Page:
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Old 19-04-2014, 09:19   #7
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Re: Galvanic or electrolytic pit corrosion propeller

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Originally Posted by FlyingCloud1937 View Post
...Corrosion of underwater metal is a hard thing to diagnose over the internet...
Goudurix, can you get a picture of the propeller, several different views?
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Old 19-04-2014, 10:33   #8
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Re: Galvanic or electrolytic pit corrosion propeller

First of all be cautious of advice from anyone using the term "electrolysis" as it suggests an incomplete understanding of the terminology and therefore the issues at hand.

Cavitation corrosion is virtually unheard of at the speed and depth your propeller is turning at.

Your propeller is most likely manganese bronze which is actually a brass with up to 40% zinc content and these can suffer from dezincification caused by galvanism. Cheaper (Chinese) propellers have at best ... uncertain metallurgy and have been know to corrode themselves due to impurities in the metal. Likewise cheap offshore anodes have the same problem.

Your problem is almost certainly not caused by stray current as that type of corrosion occurs at a much faster and dramatic rate than galvanic corrosion.

I'd suggest you buy "brand" name anodes made anywhere but the far east and install a galvanic isolator (the safe way of cutting your shore ground connection).
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Old 19-04-2014, 10:43   #9
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Re: Galvanic or electrolytic pit corrosion propeller

Quote:
Originally Posted by westwinds View Post

By the way, the best way to prevent electrolysis is with an isolation transformer.
Or solar panels...
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Old 19-04-2014, 10:57   #10
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Re: Galvanic or electrolytic pit corrosion propeller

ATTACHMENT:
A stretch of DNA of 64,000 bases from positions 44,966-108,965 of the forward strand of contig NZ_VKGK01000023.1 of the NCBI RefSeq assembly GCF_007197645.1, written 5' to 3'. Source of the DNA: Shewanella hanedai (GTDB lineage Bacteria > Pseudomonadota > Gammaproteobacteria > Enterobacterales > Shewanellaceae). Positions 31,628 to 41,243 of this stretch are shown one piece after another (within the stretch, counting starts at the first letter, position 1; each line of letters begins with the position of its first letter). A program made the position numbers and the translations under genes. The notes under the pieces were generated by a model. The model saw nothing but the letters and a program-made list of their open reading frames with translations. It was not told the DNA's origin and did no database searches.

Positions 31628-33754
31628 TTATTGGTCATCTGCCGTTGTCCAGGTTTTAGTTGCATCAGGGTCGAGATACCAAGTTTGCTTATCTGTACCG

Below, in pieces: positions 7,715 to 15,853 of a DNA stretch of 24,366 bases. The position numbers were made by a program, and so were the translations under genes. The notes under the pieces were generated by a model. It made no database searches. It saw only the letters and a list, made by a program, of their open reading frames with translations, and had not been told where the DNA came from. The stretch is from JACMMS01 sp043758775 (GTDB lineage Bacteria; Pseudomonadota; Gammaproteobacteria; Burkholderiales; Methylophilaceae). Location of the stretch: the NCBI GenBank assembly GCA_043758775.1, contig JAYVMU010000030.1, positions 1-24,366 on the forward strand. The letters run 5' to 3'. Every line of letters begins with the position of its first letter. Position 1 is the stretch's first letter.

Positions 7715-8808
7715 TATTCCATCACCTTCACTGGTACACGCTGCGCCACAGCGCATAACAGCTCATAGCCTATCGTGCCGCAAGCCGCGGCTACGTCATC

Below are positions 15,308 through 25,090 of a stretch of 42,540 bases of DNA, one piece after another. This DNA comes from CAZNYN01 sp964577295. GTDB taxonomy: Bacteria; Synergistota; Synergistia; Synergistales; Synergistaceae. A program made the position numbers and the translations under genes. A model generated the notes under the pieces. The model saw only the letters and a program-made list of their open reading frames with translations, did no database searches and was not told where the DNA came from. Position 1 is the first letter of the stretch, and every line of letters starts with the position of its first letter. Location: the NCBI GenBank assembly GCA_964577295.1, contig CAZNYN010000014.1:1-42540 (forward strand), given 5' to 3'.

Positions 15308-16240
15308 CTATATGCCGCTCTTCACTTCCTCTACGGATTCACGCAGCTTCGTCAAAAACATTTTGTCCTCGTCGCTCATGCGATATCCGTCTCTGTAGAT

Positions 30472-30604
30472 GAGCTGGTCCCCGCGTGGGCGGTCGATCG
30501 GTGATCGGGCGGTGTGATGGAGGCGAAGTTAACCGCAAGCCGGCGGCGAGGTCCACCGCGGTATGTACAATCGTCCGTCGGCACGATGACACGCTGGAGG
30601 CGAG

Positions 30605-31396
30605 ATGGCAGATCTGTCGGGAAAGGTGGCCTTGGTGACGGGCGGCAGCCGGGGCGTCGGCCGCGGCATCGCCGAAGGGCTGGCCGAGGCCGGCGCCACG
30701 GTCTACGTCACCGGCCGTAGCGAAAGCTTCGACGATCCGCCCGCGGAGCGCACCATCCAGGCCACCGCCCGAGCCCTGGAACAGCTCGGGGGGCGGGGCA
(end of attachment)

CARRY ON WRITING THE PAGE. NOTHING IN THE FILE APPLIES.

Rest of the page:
I think cavitation will show on the blade edges a lot. If no missing material on the edges I suspect another source. How about the SSB ground plane... could it be getting to the prop somehow? How bad is the pitting? maybe the boat sat a lot and corroded from barnacles etc and was subsequently cleaned?
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Old 19-04-2014, 11:06   #11
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Re: Galvanic or electrolytic pit corrosion propeller

Some marine corrosion factoids:
1. Galvanic corrosion is a very slow process.
2. Stray current corrosion is a very, very fast process dependent only on the forcing voltage. A propeller can be completely eaten away by stray current at B+ potential in a few days time.
3. Corrosion problems are difficult to analyze when on the vessel experiencing the problem and virtually impossible to analyze by long distance.
4. Electrolysis is the dissociation of water into hydrogen and oxygen when a strong electrical current is passed through the water. It has nothing to do with the loss of underwater metal bits.

Post a picture of your propellers and other parts of the running gear and we may be able to help.
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Old 19-04-2014, 12:01   #12
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Re: Galvanic or electrolytic pit corrosion propeller

Cavitation: Cavitation sometimes is considered a special case of erosion-corrosion and is caused by the formation and collapse of vapor bubbles in a liquid near a metal surface. Cavitation removes protective surface scales by the implosion of gas bubbles in a fluid. Calculations have shown that the implosions produce shock waves with pressures approaching 415 MPa. The subsequent corrosion attack is the result of hydro-mechanical effects from liquids in regions of low pressure where flow velocity changes, disruptions, or alterations in flow direction have occurred. Cavitation damage often appears as a collection of closely spaced, sharp-edged pits or craters on the surface.